Fig. 2 Student math improvement (grade-level equivalents) for children in the math intervention condition, plotted by average weekly app usage and split by parent math anxiety.

Dots show individual students, lines show the best fitting linear trend, and shaded areas show 95% confidence intervals.

Finally, although some analyses of the original data do show statistically significant support for aspects of the intervention, these analyses rely on a variety of decisions that were not specified a priori. Hence, the findings run a heightened risk of being false positives (5, 6). These decisions include (i) the discretization of continuous variables into two (math anxiety) or three (app usage) categorical bins, a practice that is also known to reduce statistical power (7), and (ii) the specification of primary analytic models to subsets of the data rather than the full data set (e.g., only the high-anxiety group or only a matched subset of families).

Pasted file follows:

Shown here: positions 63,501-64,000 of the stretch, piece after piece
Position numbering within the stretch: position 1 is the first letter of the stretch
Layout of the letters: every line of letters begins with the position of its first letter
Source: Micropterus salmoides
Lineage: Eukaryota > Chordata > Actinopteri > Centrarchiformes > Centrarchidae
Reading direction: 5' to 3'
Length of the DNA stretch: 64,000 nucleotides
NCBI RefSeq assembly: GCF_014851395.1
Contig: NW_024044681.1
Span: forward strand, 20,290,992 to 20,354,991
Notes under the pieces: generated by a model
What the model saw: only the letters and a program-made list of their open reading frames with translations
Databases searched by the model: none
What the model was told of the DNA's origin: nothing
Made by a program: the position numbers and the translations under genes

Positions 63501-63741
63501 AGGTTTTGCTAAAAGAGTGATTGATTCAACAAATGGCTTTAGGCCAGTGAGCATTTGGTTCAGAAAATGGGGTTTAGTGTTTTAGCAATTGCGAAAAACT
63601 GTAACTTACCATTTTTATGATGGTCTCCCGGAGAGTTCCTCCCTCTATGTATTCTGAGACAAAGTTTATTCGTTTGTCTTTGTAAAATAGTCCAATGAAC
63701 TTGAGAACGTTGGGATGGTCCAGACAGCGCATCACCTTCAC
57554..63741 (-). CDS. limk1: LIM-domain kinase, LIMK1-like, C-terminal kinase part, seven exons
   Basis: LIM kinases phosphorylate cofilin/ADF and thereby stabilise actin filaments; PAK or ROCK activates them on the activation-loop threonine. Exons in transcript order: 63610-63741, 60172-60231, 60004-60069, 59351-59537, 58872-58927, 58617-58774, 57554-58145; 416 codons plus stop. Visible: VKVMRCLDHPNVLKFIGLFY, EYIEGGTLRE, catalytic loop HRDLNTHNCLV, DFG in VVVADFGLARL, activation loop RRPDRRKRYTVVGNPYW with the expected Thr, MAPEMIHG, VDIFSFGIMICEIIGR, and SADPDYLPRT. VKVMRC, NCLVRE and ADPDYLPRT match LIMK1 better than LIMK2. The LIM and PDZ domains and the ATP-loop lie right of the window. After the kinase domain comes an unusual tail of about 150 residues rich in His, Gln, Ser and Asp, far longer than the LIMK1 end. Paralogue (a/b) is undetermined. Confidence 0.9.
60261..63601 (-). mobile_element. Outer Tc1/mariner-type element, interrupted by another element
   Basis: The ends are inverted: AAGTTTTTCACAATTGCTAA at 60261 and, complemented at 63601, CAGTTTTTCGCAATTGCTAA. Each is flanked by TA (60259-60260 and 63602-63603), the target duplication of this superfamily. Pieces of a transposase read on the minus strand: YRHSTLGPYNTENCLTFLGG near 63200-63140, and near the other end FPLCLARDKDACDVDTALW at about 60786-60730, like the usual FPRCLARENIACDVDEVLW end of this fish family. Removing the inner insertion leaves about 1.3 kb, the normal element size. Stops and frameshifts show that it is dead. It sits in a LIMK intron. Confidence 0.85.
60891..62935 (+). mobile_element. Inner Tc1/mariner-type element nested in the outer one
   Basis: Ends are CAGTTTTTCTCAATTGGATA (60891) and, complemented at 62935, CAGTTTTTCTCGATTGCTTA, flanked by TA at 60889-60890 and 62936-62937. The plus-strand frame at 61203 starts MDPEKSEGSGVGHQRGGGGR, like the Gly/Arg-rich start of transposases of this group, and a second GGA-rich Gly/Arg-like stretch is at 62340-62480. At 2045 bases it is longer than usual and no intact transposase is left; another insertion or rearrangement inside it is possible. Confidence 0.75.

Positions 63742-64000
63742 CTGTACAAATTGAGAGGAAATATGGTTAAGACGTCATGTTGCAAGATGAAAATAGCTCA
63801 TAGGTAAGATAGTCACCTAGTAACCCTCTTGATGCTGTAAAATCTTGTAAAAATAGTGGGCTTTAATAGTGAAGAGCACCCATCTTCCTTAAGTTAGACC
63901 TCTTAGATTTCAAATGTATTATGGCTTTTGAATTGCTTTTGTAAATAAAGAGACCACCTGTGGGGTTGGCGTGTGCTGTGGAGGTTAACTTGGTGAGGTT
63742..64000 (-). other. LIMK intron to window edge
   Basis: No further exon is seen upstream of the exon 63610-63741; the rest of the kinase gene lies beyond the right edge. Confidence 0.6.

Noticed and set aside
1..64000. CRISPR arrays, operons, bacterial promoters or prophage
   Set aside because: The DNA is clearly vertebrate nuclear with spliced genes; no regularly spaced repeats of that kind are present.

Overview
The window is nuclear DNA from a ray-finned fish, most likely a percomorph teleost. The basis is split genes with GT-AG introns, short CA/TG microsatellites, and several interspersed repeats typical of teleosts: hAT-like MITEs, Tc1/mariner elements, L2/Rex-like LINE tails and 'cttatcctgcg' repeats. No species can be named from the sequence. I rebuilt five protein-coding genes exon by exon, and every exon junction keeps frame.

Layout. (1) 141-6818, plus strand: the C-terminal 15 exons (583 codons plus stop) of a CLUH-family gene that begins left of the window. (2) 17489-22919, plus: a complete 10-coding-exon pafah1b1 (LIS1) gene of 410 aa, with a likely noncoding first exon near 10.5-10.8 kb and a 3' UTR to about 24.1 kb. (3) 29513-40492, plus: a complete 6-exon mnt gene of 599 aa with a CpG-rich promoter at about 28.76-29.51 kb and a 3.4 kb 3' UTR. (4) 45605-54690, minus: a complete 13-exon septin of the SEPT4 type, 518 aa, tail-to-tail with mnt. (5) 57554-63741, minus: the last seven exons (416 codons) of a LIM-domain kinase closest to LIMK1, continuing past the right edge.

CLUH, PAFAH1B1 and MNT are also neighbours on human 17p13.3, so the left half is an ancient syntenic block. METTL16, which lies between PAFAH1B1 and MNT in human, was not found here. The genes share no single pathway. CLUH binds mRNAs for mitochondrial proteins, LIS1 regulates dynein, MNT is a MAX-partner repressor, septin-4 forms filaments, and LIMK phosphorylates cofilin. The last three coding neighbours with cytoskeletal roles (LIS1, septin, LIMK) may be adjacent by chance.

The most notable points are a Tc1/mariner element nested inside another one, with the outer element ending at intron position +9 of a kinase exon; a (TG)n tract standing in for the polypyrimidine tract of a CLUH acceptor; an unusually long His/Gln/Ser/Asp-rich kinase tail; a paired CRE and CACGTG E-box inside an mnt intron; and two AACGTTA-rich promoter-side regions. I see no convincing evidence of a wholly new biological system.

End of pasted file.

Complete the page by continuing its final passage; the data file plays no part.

Although the authors may not have chosen to report statistical tests on the basis of the tests having produced significant results, their analysis strategy was nevertheless data-dependent. Consider the scenario in which the intervention as a whole had yielded a positive effect; in that case, the simple analysis in Fig. 1 would almost certainly have been a centerpiece of the report. This analytic situation, known as the “garden of forking paths,” leads to an inflation of type 1 error, just as if analyses were actively selected (6). Preregistration of analytic hypotheses before data collection is currently the strongest method for protecting against this problem.

In sum, Berkowitz et al. report a well-designed study that shows at best weak support for an app-based intervention. This result, although disappointing, is nevertheless extremely informative for parents and policy-makers interested in the potential of app-based interventions.

Supplementary Materials

References and Notes

  1. Acknowledgments: The supplementary materials contain additional data and computer code. Thanks to Berkowitz et al. for posting raw data and providing feedback on a draft of this reanalysis. Thanks also to J. Haushofer and the members of the Language and Cognition laboratory at Stanford for valuable feedback.